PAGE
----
Any connection between two individuals in which one of the parties has an obligation to act with extreme Good Faith for the benefit of the other party.
Confidential relations, also known as fiduciary relations, are not confined to any specific relationships but refer to all those that are founded upon secrecy and trust. The duty of secrecy in such a relation is intended to prevent undue advantage that might stem from the unlimited confidence that one party places in the other. A confidential relation need not be a legal one, but rather may be moral, domestic, social, or personal. Kinship alone, however, is insufficient to give rise to a confidential relation.
Common examples of confidential relationships, which give rise to confidential communications, include attorney and client, Husband and Wife, and physician and patient.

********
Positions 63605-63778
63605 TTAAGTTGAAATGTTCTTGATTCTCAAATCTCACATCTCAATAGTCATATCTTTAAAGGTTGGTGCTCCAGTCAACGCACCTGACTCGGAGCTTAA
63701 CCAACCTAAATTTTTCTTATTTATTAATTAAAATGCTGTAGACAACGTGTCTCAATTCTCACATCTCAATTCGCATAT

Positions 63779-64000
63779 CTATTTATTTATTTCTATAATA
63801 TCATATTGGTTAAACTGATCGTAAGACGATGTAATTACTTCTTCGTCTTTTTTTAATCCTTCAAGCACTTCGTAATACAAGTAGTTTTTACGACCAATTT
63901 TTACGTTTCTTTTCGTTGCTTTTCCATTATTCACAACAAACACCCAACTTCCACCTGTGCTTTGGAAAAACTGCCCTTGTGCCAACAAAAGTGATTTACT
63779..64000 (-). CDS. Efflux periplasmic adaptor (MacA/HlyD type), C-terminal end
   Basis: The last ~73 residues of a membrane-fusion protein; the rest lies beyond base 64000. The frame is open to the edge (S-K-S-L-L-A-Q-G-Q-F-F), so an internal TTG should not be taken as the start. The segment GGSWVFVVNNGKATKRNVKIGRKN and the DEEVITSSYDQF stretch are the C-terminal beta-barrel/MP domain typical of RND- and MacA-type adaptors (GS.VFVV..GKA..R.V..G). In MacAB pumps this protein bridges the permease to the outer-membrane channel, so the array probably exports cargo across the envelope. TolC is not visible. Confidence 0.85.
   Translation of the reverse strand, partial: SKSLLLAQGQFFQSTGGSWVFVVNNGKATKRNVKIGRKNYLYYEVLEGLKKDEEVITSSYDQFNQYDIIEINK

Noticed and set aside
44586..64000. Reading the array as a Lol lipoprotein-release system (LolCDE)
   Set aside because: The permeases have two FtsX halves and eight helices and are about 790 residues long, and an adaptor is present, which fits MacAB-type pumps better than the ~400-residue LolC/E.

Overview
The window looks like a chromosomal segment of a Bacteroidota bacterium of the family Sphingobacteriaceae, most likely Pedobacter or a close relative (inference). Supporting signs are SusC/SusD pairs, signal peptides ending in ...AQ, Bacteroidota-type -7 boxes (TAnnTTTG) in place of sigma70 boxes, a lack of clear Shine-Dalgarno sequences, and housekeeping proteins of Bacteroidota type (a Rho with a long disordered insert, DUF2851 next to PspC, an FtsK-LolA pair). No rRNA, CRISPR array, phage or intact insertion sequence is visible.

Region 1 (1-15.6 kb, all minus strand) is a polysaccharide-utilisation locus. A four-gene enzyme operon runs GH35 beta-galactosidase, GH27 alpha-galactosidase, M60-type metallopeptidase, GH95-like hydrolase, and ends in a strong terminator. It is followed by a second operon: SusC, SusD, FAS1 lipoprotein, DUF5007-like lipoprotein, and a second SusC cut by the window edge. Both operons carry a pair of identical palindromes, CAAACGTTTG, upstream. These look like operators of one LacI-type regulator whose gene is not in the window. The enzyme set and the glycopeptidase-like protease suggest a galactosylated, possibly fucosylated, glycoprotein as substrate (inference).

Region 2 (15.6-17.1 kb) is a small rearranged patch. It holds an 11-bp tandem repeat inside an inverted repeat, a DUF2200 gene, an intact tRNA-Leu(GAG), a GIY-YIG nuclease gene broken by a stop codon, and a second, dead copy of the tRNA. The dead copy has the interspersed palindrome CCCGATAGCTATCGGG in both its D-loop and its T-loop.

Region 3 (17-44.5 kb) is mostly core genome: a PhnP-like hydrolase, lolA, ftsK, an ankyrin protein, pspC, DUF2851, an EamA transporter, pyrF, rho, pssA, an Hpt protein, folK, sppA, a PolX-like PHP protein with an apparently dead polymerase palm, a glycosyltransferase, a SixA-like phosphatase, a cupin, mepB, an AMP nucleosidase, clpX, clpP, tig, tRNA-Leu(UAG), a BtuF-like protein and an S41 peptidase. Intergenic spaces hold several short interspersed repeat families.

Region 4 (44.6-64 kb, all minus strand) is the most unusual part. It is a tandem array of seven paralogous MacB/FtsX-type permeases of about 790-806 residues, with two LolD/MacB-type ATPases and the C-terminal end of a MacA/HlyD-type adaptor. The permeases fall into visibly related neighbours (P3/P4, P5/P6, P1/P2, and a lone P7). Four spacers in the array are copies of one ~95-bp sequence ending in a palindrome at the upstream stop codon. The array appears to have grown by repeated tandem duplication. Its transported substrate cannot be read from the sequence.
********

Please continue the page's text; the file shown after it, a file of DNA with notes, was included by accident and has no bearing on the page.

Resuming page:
n. a relationship in which one person has confidence in and relies on another because of some combination of a history of trust, older age, family connection, and/or superior training and knowledge, to a point where the party relied upon dominates the situation, for good or bad. While it may include attorney and client, stockbroker and customer, real estate agent and buyer, a senior family member and an unsophisticated relative, the relationship is defined on a case-by-case basis, with reliance and dominance the key factors. In this situation, the trusting party does not have to be as vigilant or suspicious as with strangers or people who are not relied upon. The time clock (statute of limitations) to bring a lawsuit against a crook who is in a confidential relationship may not start to run until the misdeeds become extremely obvious. (See: fiduciary)